Other projects include establishing kindergartens to give children a head-start in education and an early childhood programme empowering mothers to teach their children, Elenoa says.

“We’re giving them the fishing rod and letting them fish,” she says.

Underwater aid

American marine biologist Dan Bowling, based at Barefoot Resort on Drawaqa Island, is in charge of the marine conservation volunteers.

Volunteers need to be certified divers but don’t need a background in marine biology.

They are put to work carrying out reef checks and fish counts, as well as tallying crown of thorns starfish, sea urchins and sea cucumbers, all of which offer clues about the ecosystem’s health.

The data is shared with universities and sent to a global reef database.

Volunteers with marine science experience can get involved in more advanced work such as researching the islands’ little understood manta rays, gentle giants related to the stingray but with a wingspan of up to 4.5m and weighing up to a tonne.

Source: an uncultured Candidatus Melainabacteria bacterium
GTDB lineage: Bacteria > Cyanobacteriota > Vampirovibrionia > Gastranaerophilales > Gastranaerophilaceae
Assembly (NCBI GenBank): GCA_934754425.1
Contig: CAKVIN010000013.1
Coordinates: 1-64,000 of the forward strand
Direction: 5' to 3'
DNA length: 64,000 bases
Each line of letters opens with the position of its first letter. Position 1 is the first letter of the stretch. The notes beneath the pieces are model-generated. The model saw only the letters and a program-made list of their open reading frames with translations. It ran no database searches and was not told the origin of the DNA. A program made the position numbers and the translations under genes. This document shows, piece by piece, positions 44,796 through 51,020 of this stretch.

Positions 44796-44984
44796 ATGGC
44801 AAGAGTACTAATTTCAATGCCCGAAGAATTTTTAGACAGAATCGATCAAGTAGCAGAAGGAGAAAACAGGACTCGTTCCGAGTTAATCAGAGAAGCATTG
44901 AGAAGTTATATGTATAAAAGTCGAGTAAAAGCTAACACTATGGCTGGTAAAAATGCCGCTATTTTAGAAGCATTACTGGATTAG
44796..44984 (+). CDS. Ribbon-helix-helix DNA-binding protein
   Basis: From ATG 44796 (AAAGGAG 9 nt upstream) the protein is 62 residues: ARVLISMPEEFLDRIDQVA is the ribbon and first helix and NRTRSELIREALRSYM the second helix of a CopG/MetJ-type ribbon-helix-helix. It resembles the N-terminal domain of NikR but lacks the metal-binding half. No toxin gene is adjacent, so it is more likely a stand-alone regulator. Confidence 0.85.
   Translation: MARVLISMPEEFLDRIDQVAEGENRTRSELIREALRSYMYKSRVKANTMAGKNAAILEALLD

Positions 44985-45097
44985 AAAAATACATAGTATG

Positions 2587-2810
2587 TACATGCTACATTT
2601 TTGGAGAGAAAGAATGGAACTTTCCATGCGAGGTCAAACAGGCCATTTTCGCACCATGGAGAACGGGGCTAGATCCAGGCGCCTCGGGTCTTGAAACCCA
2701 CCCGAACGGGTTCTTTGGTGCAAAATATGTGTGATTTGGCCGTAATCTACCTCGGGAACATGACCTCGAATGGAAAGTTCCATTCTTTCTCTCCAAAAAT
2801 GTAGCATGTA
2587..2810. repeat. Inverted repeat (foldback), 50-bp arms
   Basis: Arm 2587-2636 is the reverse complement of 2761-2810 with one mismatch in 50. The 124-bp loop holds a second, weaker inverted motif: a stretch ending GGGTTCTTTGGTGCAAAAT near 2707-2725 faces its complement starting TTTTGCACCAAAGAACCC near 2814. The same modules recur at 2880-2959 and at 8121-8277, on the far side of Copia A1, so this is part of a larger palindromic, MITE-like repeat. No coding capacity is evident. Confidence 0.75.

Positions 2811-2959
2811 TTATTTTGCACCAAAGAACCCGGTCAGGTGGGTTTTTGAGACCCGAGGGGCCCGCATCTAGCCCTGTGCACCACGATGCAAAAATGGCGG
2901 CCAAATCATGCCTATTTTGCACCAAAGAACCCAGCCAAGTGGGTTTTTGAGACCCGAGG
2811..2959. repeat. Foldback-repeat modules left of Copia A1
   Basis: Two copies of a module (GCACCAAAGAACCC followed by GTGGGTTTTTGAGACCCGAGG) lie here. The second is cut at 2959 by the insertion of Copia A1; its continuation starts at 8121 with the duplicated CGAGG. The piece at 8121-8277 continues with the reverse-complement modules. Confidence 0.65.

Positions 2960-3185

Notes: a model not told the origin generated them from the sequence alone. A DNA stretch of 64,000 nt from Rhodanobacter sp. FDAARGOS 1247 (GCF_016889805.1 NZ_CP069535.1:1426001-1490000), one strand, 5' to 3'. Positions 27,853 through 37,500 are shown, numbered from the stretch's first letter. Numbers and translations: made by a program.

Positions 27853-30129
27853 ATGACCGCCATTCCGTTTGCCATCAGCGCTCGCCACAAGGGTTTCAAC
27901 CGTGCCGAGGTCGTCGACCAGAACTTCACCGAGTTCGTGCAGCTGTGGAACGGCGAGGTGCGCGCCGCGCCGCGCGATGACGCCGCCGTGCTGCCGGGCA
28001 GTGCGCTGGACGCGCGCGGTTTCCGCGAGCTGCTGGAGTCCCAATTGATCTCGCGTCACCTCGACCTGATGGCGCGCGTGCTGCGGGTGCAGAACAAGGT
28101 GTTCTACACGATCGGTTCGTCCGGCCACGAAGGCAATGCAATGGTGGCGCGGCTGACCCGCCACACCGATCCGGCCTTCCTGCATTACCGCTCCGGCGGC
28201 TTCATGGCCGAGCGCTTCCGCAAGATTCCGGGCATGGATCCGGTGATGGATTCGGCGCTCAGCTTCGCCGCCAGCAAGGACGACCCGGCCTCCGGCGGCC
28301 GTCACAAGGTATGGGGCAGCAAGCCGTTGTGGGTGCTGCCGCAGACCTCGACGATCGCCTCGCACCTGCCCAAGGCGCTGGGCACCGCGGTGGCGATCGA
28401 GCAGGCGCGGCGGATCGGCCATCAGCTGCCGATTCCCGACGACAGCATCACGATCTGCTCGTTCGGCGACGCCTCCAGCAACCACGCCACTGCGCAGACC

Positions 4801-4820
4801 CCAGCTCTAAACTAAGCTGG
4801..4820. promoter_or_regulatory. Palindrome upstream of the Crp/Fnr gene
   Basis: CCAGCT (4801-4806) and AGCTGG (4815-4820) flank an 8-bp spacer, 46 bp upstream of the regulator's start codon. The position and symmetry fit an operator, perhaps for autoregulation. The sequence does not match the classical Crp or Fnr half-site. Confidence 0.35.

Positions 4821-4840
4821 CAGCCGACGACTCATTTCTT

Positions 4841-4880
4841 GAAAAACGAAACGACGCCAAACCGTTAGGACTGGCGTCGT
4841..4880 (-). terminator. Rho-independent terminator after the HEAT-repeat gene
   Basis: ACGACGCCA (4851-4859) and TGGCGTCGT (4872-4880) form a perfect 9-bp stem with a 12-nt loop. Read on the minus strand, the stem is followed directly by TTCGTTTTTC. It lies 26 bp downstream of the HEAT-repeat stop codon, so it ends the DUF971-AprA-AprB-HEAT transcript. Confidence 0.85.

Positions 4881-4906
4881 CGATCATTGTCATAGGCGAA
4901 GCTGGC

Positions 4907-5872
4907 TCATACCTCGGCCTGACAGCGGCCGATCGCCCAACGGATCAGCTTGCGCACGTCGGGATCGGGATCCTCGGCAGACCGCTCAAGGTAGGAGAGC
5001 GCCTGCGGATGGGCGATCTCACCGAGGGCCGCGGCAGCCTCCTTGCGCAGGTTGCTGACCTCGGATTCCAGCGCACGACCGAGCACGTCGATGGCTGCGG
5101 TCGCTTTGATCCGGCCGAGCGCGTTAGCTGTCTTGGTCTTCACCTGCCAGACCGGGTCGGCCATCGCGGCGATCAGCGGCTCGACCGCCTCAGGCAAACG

Marine volunteers can also be called on to help with monitoring and removing crown of thorns starfish. These voracious coral grazers are a natural part of Fiji’s underwater ecosystem but the loss of their main predators, giant clams and big reef fish, means their numbers have exploded.

“If left unchecked they could destroy important reefs that Fiji depends on for tourism,” Dan says.

Volunteers have also set up a clam nursery, a first step towards reintroducing locally extinct giant clams, and are trying to reduce sea cucumber harvesting by providing villagers with alternative sources of income.

Help on tap

Perhaps the volunteers with the most direct impact on quality of life in the drought-prone islands are those working to improve rainwater collection systems.

The Yasawas’ dry climate is a boon for tourists but can be tough on villagers. When bores and rainwater tanks run dry, drinking water has to be shipped, at considerable cost, from the mainland.